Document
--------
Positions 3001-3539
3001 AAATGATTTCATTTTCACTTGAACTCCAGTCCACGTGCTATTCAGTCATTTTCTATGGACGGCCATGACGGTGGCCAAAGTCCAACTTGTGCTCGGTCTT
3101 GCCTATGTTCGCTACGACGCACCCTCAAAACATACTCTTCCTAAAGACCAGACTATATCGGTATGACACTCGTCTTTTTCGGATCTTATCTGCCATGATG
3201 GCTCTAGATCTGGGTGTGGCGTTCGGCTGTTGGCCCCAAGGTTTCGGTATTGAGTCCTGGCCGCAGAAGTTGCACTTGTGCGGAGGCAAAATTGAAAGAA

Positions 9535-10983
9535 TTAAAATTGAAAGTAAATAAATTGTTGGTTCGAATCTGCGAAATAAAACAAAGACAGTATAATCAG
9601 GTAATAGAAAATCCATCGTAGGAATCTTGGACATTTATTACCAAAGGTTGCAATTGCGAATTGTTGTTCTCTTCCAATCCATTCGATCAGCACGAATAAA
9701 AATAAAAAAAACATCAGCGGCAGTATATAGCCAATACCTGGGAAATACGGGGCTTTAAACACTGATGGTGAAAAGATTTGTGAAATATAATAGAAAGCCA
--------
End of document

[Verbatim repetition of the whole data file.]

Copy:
Positions 3001-3539
3001 AAATGATTTCATTTTCACTTGAACTCCAGTCCACGTGCTATTCAGTCATTTTCTATGGACGGCCATGACGGTGGCCAAAGTCCAACTTGTGCTCGGTCTT
3101 GCCTATGTTCGCTACGACGCACCCTCAAAACATACTCTTCCTAAAGACCAGACTATATCGGTATGACACTCGTCTTTTTCGGATCTTATCTGCCATGATG
3201 GCTCTAGATCTGGGTGTGGCGTTCGGCTGTTGGCCCCAAGGTTTCGGTATTGAGTCCTGGCCGCAGAAGTTGCACTTGTGCGGAGGCAAAATTGAAAGAA

Positions 9535-10983
9535 TTAAAATTGAAAGTAAATAAATTGTTGGTTCGAATCTGCGAAATAAAACAAAGACAGTATAATCAG
9601 GTAATAGAAAATCCATCGTAGGAATCTTGGACATTTATTACCAAAGGTTGCAATTGCGAATTGTTGTTCTCTTCCAATCCATTCGATCAGCACGAATAAA
9701 AATAAAAAAAACATCAGCGGCAGTATATAGCCAATACCTGGGAAATACGGGGCTTTAAACACTGATGGTGAAAAGATTTGTGAAATATAATAGAAAGCCA